I had a telephone repairman come out, but unfortunately, the mice had eaten through a section of wiring inaccessible from either of our two attics (the attic for the downstairs rooms, and the attic for the upstairs rooms).
In order to get to the chewed-through length of phone line, we had to contract with a dry wall guy to come out and saw a twelve inch by eighteen inch hole in our kitchen ceiling.
This would be a three-step procedure.
We'd have the dry wall guy come out and cut the hole. Then we'd have the telephone repair guy come out and reach up into the hole and restring our telephone wire. Then we'd have the dry wall guy return and patch up the hole.
It turns out it's very difficult to persuade a dry wall guy to come out to perform a job that does not include adding a new wing to your house.
I called around to a couple of places, leaving messages because most of these people are independent contractors operating out of their homes, off on jobs during the day.
I got a human at one place, Kountry Karpenters (as always, I'm using real names here).
The guy who answered was about my age. He listened to my problem, chuckled, and related a story of how a mouse had chewed through the hard plastic of his hot tub, rendering it useless. "But we found him and killed him, though."
I arranged for him to come out the next morning, this past Tuesday, at nine o'clock to give me a bid (he had a minimum bid of $200 for jobs).
Towards the end of our conversation, I said, "Okay, I'll see you nine o'clock tomorrow morning."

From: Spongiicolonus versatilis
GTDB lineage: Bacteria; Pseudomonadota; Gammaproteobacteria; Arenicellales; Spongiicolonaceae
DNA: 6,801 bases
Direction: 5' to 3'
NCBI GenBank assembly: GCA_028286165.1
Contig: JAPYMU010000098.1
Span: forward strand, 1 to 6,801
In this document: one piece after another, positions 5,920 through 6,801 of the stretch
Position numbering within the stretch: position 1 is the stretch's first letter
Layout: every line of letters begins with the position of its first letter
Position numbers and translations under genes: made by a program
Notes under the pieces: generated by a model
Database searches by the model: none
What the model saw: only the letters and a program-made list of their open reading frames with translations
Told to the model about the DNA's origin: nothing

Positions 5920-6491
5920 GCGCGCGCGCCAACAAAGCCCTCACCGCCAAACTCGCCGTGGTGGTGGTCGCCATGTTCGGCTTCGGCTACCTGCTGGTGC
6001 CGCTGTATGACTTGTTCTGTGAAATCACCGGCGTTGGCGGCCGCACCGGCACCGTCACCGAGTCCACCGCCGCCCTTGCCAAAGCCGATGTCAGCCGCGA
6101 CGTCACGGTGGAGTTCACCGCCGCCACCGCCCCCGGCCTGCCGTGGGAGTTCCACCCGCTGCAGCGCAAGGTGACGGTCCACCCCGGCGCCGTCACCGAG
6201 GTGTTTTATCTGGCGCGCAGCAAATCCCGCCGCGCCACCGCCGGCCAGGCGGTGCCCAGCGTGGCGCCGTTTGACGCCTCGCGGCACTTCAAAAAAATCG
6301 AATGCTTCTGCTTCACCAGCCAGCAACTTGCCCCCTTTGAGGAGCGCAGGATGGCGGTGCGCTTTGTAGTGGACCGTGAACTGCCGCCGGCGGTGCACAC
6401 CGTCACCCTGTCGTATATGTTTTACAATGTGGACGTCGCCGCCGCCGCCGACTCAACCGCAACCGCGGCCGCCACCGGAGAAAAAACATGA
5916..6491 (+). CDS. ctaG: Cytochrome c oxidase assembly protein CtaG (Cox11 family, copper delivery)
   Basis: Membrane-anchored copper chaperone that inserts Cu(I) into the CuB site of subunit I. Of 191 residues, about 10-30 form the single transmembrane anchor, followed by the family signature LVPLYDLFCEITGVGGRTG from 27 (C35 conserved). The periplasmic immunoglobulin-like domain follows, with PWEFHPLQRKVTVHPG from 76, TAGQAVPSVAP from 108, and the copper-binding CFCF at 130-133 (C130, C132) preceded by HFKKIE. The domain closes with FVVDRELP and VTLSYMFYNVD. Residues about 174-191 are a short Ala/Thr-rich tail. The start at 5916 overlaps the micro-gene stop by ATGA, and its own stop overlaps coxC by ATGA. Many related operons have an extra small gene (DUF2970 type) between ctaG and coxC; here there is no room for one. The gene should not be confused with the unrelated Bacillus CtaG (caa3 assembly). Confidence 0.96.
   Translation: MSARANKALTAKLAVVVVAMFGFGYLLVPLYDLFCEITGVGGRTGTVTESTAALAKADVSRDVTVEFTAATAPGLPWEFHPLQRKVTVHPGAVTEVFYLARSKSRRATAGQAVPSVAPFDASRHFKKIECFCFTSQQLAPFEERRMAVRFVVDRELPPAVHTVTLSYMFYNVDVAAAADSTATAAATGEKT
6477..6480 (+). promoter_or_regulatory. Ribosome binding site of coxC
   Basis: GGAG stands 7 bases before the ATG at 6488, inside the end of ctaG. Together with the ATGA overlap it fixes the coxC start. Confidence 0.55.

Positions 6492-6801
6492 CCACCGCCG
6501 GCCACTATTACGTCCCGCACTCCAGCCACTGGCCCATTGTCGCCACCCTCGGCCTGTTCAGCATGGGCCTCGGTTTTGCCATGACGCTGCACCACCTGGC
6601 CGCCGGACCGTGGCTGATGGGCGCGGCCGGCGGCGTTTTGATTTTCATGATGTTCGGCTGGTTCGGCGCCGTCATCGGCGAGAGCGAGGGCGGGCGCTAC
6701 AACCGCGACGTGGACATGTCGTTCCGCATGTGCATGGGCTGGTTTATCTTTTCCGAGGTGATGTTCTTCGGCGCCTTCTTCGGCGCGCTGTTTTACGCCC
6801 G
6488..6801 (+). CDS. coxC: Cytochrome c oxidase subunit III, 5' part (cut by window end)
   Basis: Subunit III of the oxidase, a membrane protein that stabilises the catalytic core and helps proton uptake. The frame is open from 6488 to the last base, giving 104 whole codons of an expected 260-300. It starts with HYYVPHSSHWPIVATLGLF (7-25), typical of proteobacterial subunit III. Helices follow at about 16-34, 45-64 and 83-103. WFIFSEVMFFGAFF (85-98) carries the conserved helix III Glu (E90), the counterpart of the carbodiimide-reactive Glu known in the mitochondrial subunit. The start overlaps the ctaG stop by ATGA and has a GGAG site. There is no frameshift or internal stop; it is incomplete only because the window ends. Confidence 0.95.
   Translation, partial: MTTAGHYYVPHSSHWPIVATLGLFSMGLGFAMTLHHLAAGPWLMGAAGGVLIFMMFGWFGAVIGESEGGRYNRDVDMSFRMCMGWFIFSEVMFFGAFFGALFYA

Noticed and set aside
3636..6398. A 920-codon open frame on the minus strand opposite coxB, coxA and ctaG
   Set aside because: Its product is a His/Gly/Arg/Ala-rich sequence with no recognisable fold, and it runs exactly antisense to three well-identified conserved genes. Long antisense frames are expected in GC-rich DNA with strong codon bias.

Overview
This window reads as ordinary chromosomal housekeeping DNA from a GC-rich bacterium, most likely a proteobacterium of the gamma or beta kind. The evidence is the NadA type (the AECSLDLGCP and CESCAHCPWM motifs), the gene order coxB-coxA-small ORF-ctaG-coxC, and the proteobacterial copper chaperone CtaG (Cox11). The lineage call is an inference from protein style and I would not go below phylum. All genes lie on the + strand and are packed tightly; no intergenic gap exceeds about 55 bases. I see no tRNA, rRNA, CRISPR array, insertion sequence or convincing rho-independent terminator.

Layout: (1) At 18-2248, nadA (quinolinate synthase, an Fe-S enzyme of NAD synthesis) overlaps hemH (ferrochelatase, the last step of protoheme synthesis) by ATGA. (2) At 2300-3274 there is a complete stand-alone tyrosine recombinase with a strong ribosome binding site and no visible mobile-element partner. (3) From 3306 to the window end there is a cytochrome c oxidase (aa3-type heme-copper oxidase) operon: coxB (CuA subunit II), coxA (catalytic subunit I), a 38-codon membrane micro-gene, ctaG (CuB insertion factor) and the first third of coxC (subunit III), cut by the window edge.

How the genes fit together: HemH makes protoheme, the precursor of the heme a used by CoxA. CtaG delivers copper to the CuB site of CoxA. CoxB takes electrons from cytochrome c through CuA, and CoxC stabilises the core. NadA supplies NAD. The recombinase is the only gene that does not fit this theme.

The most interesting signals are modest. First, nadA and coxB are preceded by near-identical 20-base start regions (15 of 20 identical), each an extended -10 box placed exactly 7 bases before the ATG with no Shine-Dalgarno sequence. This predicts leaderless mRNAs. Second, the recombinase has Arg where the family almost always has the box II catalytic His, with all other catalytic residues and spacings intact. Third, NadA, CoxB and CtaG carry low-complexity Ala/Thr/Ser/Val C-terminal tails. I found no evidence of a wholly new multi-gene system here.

He said, "Okay, Mr. Moore. See you nine, nine-fifteen tomorrow morning."
Now, by suddenly, casually, changing our appointment from 'nine' to 'nine or nine-fifteen', I interpreted what he was telling me as, 'Don't expect me to show up on time.'
Which he didn't.
That next morning, nine o'clock came and went. Nine fifteen came and went. At ten o'clock, I called his number, and got a recording of a woman's voice, probably his wife. I left a message. 'This is Rob Moore, we arranged to meet at nine o'clock this morning for a bid on removing a section of my kitchen ceiling. Please give me a call to let me know when you'll be out.'
I never heard back from him the rest of the day.
The following day, Wednesday, I got a message on my answering machine from him, saying he 'appeared' to have agreed to come out to my place yesterday to give a bid, and to please call him back if I wanted to set up a new appointment.
Guess what? I didn't.
Kountry Karpenters has a kute name, but they don't seem to be very koncientious.
So I called around to some other places, and got a call back from Drywall Repair Specialists.
The man I spoke with, Chris, agreed to come out that same afternoon, at four o'clock.
Precisely at four, our front door bell rang.
He walked around our kitchen, looking up, and said that actually we could get by cutting only a couple of small holes in the ceiling, rather than a big rectangle. He'd do the whole job for $150.